THE BIG INTERVIEW
Nick Townsend talks to John Gosden about his hopes for season
In late March, it required just over 24 hours for Gosden & Son, the newly-established Newmarket training partnership to deliver an immediate, ominous statement of intent to all its rivals.
The day after champion trainer John Gosden and his son Thady officially became joint licence-holders at Newmarket’s Clarehaven Stables, under a new BHA initiative, the credits on the new balance sheet began to swiftly accumulate with the proceeds of an Anglo-Dubai five-timer.
That quintet included the Longines Dubai Sheema Classic, won by Mishriff, and the Dubai Turf, claimed by Lord North – both partnered by Frankie Dettori – at Meydan, securing a cool £4m prizemoney for their owners in the process.
For added measure, at a slightly more modest prizemoney level, the training partnership also won the Unibet Lincoln Handicap at Doncaster with Haqeeqy, ridden by the stable’s 18-year-old apprentice Benoit de la Sayette – a poignant victory for owner Hissa Hamdan al-Maktoum, whose father Sheikh Hamdan had died a few days’ earlier.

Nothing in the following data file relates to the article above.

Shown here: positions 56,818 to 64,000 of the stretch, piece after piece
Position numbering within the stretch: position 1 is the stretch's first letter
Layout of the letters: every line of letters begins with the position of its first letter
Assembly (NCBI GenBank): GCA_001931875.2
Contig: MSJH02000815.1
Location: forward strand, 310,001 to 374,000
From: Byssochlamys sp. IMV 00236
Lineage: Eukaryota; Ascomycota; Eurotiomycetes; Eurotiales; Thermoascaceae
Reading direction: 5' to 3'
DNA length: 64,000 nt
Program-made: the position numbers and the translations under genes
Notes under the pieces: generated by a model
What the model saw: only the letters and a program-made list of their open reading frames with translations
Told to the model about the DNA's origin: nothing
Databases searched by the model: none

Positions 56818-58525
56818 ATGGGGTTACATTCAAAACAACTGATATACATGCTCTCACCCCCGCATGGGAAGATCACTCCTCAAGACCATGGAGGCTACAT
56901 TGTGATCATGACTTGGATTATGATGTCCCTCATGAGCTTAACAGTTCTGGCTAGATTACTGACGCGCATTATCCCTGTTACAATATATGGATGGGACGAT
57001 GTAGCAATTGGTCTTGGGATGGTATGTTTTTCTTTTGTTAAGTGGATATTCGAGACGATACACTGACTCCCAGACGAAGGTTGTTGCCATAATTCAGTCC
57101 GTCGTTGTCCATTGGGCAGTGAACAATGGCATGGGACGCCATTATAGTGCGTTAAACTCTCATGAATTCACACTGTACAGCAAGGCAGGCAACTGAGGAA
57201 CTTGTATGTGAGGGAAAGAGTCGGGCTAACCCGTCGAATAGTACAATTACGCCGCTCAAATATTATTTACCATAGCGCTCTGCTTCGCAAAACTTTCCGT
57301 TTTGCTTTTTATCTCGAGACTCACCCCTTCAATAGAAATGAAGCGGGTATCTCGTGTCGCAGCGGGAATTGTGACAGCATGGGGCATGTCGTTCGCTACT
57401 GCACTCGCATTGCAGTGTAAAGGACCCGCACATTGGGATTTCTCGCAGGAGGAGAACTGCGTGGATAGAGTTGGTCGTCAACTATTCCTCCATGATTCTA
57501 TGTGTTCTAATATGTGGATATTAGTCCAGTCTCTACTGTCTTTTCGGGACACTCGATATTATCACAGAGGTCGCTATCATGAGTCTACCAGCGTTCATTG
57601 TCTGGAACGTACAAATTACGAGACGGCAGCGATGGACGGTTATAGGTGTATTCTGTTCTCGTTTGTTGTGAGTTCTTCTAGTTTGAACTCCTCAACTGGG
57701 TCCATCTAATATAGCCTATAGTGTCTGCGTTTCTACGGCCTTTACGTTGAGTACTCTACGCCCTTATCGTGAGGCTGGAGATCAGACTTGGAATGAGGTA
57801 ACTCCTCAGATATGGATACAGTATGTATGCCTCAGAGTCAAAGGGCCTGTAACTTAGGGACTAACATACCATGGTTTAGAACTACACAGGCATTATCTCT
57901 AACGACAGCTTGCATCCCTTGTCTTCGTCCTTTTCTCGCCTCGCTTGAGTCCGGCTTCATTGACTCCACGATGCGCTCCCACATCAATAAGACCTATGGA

Even for a revered master of his craft, responsible for the majestic mare Enable, now retired and in foal to Kingman – also trained by Gosden – and the now seven-year-old Cup king, Stradivarius, who will bid this season for a fourth consecutive Ascot Gold Cup, it could hardly have been a more auspicious start under joint names.
“I think it’s a dream come true,” he reflects on that lucrative Dubai raid. “We hadn’t had a winner there since 2017. It’s not easy, these huge international races to have the right horse. But to go and win the Sheema Classic and the Dubai Turf, two of the most valuable races in the world, was what I’d call a pretty unique double for us. You hope they might run well, and hope you might win one of them. You don’t expect to win both races.”
That form has continued with the stable, at the time we speak, on a winning strike rate of 30 per cent. While some father and son business combinations can end up sparring like
Harold and Albert Steptoe, all the